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Climbing Jacob's Ladder
by Art Ticknor

Wm Blake's painting of Jacob's Ladder

There have been very few things that struck me as beautiful when I first witnessed them whose beauty has not diminished over time. One of these is the diagram that Richard Rose used, in his Psychology of the Observer, to illustrate the climb by which we find our way back to our eternal source – and the pluperfect name he gave to it: Jacob's Ladder.

The name comes from a story in the Old Testament book of Genesis, about a dream that young Jacob had: "... And behold a ladder set up on the earth, and the top of it reached to heaven: and behold the angels of God ascending and descending on it. And behold, the Lord stood above it, and said, I am the Lord... I am with thee, and will keep thee in all places whither thou goest, and will bring thee again into this land...." (28: 12-15, King James version).

Rose taught, as I believe all the great teachers have, that each person has to make this trip for themselves, and that while we can gain inspiration from others who have been down the road – or up the ladder – all comes down to self effort. That effort, he told us, takes the form of defining or discovering what the true self is.

Jacob wrestling the angel There's a subsequent story (Genesis 32:24-30) of what may have been part of Jacob's struggle for self-definition: "And Jacob was left alone; and there wrestled a man with him until the breaking of day..." The outcome: "I have seen God face to face, and my life is preserved."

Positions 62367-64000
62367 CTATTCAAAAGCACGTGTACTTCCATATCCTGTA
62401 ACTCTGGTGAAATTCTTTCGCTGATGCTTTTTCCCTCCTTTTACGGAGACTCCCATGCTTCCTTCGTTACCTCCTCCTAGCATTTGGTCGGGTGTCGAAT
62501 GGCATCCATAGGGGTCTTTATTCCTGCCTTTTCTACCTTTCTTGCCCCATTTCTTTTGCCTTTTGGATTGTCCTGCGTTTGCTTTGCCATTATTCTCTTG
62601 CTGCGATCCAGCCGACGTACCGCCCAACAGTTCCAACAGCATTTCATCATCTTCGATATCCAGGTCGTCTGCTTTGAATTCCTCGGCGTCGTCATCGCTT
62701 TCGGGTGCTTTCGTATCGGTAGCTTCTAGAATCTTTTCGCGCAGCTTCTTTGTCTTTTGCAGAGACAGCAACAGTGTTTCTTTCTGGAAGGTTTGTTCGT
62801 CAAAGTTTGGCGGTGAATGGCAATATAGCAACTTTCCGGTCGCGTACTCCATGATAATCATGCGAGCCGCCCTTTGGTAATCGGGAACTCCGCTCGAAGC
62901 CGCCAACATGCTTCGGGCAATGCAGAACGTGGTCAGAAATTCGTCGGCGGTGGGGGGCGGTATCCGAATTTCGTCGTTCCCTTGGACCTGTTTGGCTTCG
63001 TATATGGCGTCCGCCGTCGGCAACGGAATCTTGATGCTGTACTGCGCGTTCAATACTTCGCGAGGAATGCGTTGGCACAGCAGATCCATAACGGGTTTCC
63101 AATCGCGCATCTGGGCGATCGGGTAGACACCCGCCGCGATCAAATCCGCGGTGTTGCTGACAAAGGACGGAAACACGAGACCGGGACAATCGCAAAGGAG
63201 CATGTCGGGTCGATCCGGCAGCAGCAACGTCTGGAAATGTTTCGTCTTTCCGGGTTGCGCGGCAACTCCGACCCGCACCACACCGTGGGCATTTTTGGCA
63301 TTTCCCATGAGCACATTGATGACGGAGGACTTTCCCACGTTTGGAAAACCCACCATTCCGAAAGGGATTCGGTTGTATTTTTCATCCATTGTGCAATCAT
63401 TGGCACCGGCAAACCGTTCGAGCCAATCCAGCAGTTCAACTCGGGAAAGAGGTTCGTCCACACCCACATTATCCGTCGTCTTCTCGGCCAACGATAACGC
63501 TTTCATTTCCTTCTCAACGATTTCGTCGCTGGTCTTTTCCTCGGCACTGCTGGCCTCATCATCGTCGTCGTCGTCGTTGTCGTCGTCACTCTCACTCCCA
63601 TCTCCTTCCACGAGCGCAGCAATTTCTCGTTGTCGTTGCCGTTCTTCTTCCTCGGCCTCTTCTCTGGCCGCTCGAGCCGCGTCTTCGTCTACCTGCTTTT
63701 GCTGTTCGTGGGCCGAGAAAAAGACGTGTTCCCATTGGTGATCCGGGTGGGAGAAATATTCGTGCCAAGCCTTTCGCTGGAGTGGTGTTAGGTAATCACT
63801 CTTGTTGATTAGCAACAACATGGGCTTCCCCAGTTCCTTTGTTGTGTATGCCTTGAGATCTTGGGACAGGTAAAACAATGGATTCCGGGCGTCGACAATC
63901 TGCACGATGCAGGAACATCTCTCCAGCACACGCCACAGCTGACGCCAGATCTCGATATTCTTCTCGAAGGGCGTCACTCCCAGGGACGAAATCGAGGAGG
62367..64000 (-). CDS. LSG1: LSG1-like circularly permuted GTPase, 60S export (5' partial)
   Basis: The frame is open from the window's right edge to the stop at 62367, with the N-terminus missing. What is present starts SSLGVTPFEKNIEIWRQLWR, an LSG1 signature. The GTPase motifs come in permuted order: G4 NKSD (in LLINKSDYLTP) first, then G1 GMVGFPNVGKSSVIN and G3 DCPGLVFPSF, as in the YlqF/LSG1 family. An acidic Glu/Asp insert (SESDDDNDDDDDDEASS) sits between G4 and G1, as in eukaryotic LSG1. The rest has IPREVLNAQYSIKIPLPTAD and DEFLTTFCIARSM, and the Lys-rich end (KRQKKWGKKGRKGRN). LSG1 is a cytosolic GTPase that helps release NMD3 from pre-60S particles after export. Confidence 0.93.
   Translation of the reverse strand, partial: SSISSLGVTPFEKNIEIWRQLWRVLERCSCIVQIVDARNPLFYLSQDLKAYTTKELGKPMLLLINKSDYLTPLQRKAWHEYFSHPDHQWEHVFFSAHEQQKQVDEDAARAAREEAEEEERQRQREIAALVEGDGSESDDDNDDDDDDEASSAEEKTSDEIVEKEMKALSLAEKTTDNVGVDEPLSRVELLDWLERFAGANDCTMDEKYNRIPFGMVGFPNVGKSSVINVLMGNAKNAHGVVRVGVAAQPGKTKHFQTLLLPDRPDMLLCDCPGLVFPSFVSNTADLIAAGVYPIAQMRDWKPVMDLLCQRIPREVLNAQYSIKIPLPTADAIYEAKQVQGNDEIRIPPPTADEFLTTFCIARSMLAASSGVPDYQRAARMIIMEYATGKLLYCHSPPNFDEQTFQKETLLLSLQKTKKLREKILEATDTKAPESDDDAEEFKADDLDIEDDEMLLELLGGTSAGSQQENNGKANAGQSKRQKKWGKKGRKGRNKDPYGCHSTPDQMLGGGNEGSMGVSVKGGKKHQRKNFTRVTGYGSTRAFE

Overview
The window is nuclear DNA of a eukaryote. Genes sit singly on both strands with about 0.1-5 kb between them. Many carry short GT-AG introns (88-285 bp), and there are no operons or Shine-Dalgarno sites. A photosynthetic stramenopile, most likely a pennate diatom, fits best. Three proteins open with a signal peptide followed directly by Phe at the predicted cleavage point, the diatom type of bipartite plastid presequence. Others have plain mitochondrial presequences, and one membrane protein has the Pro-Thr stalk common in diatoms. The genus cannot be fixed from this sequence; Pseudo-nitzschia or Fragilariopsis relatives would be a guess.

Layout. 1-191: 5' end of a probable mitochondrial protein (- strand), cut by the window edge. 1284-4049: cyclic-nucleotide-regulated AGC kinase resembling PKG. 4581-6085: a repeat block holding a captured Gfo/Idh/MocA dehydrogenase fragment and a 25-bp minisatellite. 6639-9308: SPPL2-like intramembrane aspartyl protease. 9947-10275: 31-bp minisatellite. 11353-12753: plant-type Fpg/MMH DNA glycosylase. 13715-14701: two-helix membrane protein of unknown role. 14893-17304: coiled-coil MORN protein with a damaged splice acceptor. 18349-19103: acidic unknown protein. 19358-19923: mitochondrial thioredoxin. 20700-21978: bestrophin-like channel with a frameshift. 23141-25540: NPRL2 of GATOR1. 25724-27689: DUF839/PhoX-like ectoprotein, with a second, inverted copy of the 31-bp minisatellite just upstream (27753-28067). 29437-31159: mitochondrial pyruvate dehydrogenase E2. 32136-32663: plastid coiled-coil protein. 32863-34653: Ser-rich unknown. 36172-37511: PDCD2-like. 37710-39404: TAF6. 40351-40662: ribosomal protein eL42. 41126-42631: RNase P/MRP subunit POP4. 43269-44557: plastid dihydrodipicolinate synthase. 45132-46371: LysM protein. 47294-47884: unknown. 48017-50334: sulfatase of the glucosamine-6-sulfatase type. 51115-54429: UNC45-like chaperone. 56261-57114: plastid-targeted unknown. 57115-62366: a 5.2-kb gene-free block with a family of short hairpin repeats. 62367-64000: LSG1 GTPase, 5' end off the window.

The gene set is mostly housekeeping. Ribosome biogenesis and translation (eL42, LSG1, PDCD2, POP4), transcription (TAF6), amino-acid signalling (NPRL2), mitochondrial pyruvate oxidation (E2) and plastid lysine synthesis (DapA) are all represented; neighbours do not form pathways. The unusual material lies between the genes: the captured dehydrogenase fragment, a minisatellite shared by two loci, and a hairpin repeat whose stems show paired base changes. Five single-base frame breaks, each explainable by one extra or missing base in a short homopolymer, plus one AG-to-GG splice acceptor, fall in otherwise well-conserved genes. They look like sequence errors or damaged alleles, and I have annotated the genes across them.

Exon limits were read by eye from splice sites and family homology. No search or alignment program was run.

Jacob describes his opponent's concession: "... you have striven with God and with men, and have prevailed." Hosea 12:4 (Hosea was a prophet c. 760 BC) describes the story as: "He struggled with the angel and overcame him." Although Genesis was probably the first written book in the Bible, it probably dates to the 15th century BC. And Rembrandt's famous painting of the story is titled and depicts "Jacob Wrestling with the Angel."

The term angel comes from the Greek angelos—messenger or delegate. Rose wrote that were it not for its intuitive ability, which is fed by an "invisible current" coming down Jacob's Ladder into the mind from a source other than sensory perception, the mind would be caught in a hopeless trap. Interior work, he wrote, hinges on the recognition that the mind visualizes, moreso than accurately witnesses, what it "sees" through sensory perception. And with this ability to visualize or create, Rose wrote, comes the ability for self-delusion.

When we realize that we have the ability to fool ourselves, this indicates something else for our consideration: we have thus dichotomized ourselves. There is a part being fooled and a part doing the fooling. Once this process is observed, the outer mind – the source of the delusion of the inner self – is seen as a mechanical process. It is no longer the observer, which is then operating from a more interior point of view. "We have just taken the first major step inside of ourselves," Rose wrote.

Note: The above references to Richard Rose's writing come from the Psychology of the Observer.

Other Jacob's Ladder images:

1. Jacob's Ladder photo
by Bob Fergeson

Jacob's Ladder photo by Bob Fergeson            abstract Jacob's Ladder by Greg Fletcher

2. interior view while climbing
painting by Greg Fletcher

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